Increased demand following COVID-19 restrictions.
Revenue for robotic process automation (RPA) software in Australia is expected to increase 20.8 percent next year as demand continues to rise.
Research from Gartner revealed that RPA revenue is expected to reach $90.4 million in 2021 thanks to increased interest stemming from the COVID-19 restrictions and the ensuing recession.
The research firm cited tight budgets and challenges with outsourcing business processes offshore for the increase in demand, with more of its own clients inquiring about ways to automate business processes.
The growth in Australia mirrors the global trend, with revenues expected to reach US$1.89 billion in 2021, an increase of 19.5 percent from 2020.
Global revenue this year is expected to reach $1.58 billion, an 11 percent increase from 2019. RPA software prices are also expected to decrease 10 percent to 15 percent, with annual 5 percent to 10 percent decreases expected in 2021 and 2022, creating strong downward pricing pressure.
Gartner research vice president Fabrizio Biscotti said, “The key driver for RPA projects is their ability to improve process quality, speed and productivity, each of which is increasingly important as organisations try to meet the demands of cost reduction during COVID-19.”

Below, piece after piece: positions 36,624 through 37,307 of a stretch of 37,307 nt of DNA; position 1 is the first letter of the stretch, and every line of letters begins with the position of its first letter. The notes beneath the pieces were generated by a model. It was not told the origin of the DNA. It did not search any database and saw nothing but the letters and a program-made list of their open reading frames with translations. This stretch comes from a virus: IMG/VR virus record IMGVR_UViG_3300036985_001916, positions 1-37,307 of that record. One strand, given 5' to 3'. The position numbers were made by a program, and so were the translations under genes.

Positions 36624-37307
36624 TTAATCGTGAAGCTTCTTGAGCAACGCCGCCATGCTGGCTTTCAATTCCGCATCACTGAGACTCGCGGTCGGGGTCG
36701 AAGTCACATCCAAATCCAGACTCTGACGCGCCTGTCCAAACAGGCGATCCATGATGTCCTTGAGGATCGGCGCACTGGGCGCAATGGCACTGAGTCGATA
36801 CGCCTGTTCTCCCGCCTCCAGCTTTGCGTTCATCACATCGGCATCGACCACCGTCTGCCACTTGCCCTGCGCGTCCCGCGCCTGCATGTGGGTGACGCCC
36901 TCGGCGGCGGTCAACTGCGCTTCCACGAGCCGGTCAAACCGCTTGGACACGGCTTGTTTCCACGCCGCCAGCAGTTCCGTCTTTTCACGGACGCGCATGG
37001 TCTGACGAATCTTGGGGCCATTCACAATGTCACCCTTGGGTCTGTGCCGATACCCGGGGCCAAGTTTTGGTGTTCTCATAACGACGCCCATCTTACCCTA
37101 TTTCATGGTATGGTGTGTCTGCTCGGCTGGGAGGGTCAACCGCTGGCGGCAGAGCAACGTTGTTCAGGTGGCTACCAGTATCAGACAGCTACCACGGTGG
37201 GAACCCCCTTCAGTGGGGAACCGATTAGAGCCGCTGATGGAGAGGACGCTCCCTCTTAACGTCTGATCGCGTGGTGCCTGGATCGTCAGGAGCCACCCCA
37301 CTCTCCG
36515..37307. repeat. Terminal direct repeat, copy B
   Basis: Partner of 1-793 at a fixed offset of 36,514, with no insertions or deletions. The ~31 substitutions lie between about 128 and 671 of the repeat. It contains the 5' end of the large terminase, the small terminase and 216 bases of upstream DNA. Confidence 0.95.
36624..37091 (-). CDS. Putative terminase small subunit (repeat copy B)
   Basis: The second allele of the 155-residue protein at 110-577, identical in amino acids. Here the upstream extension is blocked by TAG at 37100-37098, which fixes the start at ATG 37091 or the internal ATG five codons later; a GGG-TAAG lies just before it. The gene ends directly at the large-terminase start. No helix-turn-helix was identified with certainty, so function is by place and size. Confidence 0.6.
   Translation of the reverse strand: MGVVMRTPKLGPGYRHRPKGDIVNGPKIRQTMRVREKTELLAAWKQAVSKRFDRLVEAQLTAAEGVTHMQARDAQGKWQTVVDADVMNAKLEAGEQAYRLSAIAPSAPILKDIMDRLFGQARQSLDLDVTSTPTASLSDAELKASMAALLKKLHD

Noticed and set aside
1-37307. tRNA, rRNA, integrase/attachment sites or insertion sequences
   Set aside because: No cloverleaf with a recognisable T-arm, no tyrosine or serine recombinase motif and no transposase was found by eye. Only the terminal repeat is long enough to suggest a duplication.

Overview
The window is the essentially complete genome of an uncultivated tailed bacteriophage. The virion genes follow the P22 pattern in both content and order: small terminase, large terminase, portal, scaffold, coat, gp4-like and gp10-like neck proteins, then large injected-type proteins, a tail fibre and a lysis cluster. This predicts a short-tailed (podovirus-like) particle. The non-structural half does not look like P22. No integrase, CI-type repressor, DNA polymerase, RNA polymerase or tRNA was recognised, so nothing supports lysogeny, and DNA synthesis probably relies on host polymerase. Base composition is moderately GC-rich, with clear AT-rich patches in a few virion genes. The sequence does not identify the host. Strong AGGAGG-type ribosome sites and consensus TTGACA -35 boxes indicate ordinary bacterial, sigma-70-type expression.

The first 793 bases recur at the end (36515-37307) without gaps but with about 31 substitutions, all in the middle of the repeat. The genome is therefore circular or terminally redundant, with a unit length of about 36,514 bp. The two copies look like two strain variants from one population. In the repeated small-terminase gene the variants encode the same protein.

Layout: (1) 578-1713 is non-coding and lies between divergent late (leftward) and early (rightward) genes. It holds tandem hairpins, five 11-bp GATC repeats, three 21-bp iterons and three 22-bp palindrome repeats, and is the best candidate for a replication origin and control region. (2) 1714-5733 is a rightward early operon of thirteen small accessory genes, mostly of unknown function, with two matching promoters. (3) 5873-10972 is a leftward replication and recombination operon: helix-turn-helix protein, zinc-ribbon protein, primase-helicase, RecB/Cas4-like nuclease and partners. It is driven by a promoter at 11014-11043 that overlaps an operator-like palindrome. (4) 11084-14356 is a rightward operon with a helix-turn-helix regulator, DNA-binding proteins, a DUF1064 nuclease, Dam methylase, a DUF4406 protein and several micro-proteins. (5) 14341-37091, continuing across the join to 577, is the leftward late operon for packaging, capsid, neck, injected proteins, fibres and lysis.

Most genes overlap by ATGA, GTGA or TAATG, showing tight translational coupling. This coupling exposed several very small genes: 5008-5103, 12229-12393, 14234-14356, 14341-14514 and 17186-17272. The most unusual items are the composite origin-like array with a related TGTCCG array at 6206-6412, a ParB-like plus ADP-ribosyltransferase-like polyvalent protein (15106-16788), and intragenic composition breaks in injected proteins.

“Enterprises can quickly make headway on their digital optimisation initiatives by investing in RPA software, and the trend isn’t going away anytime soon.”
Gartner also expects 90 percent of large organisations globally will have adopted RPA in some form by 2022.
Gartner distinguished research vice president Cathy Tornbohm said, “Gartner anticipates RPA demand to grow and service providers to more consistently push RPA solutions to their clients because of the impact of COVID-19.”
“The decreased dependency on a human workforce for routine, digital processes will be more attractive to end users not only for cost reduction benefits, but also for insuring their business against future impacts like this pandemic.”
The findings are similar to IDC’s own research published in August, saying demand would be driven by organisations shifting from crisis mode to recovery mode as they look to improve productivity and increase business resiliency.